I derive absolutely no pleasure from my sense of disappointment with the work. Holbrooke's earlier compositions, and in particular those inspired by Poe, the Gothic melodrama, work extremely well. He achieves what he sets out to do. I am just not convinced that in this symphony he did so. Perhaps I expected too much? Listening to the music freed from the programmatic subtext might well be a better way to tackle the listening experience.

But of course this is a personal response to the music. The enthusiastic response of others should not and will not be diminished by my reservations.
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cilgwyn
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« Reply #122 on: July 07, 2019, 10:59:14 pm »

A rave review,on Musicweb,of the new Cpo,Holbrooke cd! Smiley

http://www.musicweb-international.com/classrev/2019/Jul/Holbrooke_sy3_5550412.htm
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« Reply #123 on: July 08, 2019, 01:28:33 am »

I am not a big admirer of Holbrooke's works.  Just don't think it has staying power with me or anything I would want to hear again.  Am I missing something? 
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« Reply #124 on: July 10, 2019, 12:32:50 am »

A rave review,on Musicweb,of the new Cpo,Holbrooke cd! Smiley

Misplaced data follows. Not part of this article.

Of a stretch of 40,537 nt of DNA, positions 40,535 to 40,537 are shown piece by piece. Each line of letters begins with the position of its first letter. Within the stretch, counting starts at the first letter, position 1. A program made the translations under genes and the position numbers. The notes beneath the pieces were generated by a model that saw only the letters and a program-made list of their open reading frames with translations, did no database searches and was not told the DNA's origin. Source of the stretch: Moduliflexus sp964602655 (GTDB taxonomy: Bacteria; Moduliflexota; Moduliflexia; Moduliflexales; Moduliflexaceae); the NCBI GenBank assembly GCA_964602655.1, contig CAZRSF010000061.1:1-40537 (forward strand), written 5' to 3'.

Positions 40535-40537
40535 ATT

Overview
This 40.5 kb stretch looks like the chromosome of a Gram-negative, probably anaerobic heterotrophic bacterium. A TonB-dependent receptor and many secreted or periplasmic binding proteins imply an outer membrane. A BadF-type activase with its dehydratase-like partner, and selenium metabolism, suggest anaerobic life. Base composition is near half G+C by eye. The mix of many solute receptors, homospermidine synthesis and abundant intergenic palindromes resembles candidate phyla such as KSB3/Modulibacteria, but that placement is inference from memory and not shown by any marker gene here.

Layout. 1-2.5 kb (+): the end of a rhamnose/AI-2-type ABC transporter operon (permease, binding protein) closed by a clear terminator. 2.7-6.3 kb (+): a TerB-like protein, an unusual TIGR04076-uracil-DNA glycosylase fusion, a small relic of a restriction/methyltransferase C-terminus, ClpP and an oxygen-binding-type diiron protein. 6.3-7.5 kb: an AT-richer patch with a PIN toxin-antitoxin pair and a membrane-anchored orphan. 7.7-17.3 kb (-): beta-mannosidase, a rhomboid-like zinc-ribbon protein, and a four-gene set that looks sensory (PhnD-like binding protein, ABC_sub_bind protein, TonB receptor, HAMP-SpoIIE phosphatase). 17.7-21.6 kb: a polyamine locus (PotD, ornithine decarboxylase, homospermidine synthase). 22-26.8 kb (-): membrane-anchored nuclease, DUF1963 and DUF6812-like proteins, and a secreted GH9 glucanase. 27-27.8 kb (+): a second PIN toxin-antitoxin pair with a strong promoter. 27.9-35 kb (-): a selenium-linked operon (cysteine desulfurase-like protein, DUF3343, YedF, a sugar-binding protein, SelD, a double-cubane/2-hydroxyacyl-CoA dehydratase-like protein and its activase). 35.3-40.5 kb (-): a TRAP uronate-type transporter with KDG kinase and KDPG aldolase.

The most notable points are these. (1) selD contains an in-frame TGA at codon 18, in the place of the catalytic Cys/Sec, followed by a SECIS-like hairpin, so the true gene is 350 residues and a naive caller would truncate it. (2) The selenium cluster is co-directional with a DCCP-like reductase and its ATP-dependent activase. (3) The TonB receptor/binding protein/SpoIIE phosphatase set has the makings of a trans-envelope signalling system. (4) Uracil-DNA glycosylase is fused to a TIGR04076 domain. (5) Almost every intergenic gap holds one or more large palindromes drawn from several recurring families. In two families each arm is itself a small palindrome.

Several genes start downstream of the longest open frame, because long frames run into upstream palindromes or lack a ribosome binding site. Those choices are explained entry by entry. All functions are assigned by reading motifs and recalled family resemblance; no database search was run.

http://www.musicweb-international.com/classrev/2019/Jul/Holbrooke_sy3_5550412.htm

It is indeed an extremely enthusiastic review and it is perfectly proper that you draw our attention to it.

I do note two things however: one, the strange use of the phrase "overwhelmingly soporific" in reference to the last movement of the symphony and secondly (and more importantly) the clear indication that the reviewer is unfamiiar with Holbrooke's other music. This latter is an unfortunately common feature of reviews on Musicweb. My contention is that the music on the new cd does not match early Holbrooke. In addition rather too often the reviewer admits to not having heard alternative versions of pieces when these are available.
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Grandenorm
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« Reply #125 on: July 10, 2019, 07:55:10 am »